Session Report 15.01.2003
at the table: Walter, Peter, Moritz, Andrea, Aaron
on the table: T-Rex, Linie 1, Bluff
After some debate about the first game of the evening Peter finally succeeded in
convincing us to agree to T-Rex. Peter had played the game several time before and
enjoyed it a lot whereas especially Moritz didn't like it too much on his first try.
T-Rex is a card game where all players use an identical set of 17 cards and try to win
dinosaur eggs. These eggs come in 4 different colors and each egg is worth the total
number of eggs a player owns of that color at the end of the game, resulting in a
possible exponential growth of victory points.
The player cards come in five colors with 3 cards of each color numbered from 1 to 15
plus 2 special cards. Before the first (of a total of 12) round of the game commences
each player shuffles his/her deck and draws 7 hand cards to start with. Additionally, 2
dino eggs are revealed from the dino egg draw pile and two color cards are placed on the
table to indicate the highest and lowest ranking card color for this round.
Players in sequence play one of their hand cards placing it in front of them - there is
no need to follow suit. Each card carries a symbol (cards or a comet) which either
enables the player to draw additional cards from the draw pile or it signals the
beginning of the "end sequence" of that round. When the first comet card has
been played the round immediately ends once that player has played another turn and no
other player has played a higher ranking comet card. Card ranking goes by the card's
color followed by the number on the card.
Whoever has the highest ranking card in front of him/her selects one of the two dino
eggs; the second egg goes to the player with the second highest card. As a small, but
important, bonus the player having the lowest ranking card may replace one of the two
color cards that indicate the color rank for the next round. Then each player permanently
discards either the top card from his/her draw pile or the card last played in this
round. Then the remainder of the cards played this round are placed under the draw pile.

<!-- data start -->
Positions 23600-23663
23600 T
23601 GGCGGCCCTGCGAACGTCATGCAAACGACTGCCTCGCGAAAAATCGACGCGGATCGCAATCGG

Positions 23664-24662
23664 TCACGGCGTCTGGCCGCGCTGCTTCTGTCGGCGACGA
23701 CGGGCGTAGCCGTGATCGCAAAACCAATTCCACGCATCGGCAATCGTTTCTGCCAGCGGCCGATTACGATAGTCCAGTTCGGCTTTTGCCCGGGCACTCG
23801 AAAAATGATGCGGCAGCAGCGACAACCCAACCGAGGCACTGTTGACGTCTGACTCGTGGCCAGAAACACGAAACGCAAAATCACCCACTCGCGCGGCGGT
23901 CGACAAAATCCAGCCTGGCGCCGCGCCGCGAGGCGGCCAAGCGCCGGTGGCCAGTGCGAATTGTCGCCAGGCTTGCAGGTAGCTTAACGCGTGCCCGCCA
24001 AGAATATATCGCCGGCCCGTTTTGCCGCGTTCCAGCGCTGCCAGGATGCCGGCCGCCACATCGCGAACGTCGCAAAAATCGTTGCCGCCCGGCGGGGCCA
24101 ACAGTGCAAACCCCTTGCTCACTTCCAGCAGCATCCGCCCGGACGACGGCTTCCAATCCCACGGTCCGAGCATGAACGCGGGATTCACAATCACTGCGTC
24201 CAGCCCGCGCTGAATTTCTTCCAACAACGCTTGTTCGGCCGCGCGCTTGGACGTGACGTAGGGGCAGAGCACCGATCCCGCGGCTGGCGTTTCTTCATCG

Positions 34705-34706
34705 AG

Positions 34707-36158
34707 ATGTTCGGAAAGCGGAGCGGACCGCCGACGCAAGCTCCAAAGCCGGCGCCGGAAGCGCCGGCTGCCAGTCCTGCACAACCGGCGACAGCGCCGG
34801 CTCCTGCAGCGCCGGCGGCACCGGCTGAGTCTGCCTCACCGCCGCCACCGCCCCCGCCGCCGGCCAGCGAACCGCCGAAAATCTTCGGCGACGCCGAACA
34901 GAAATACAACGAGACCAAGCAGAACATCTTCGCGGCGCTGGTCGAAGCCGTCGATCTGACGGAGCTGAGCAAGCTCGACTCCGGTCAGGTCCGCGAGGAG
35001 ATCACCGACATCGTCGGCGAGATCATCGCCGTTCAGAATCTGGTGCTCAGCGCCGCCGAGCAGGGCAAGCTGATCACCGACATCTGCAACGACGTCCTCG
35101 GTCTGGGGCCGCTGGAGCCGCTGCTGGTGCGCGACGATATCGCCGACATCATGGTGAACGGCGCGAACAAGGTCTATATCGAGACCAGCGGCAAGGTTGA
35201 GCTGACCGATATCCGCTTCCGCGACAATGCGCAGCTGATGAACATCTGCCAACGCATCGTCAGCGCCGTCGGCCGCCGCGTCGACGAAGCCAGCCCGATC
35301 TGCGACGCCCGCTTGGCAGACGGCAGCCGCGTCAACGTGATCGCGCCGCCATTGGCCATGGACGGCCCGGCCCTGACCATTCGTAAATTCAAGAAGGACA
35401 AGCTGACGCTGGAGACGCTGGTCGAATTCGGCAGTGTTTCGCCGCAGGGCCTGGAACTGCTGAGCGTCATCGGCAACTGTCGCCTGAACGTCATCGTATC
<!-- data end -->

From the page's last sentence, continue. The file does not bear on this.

The first two or three rounds of T-Rex are usually heavily luck based as it
is completely unknown which cards are held by the other players. After a while most
players have gone through their draw pile at least once and usually have collected a set
of cards that suits their tactics. Especially players with a good memory now have an
advantage if they remember which cards are permanently out of the game and which cards or
at the bottom of the draw piles.
Once a comet card is played in a round this type of information can be vital for winning
a dino egg because at that point it is important to be able to judge which player is able
to play higher ranking comet cards thereby extending the round. Exact timing is what make
winners here as it is important to play the highest ranking card in the last turn of a
round and in fact it can be very annoying if a round is extended by another comet card
and one has to play another card, which more often than not is a lower ranking card,
destroying any hope for winning an egg.
For my liking T-Rex rewards good memory too much (old age, I guess). This combined with
the usual uncertainties of what tactic another player will apply provides me with too
many unpredictability. Interestingly, Moritz, who said he didn't like the game
because of the strong memory effect won the game by far and Walter, our Bridge playing
card game wizard came in last.
- Linie 1
Linie 1 - or Streetcars as the English version published by Mayfair is called - was our
second game of the evening. We played this already once a couple of years ago with not
too enthusiastic memories and we wanted to give it another try.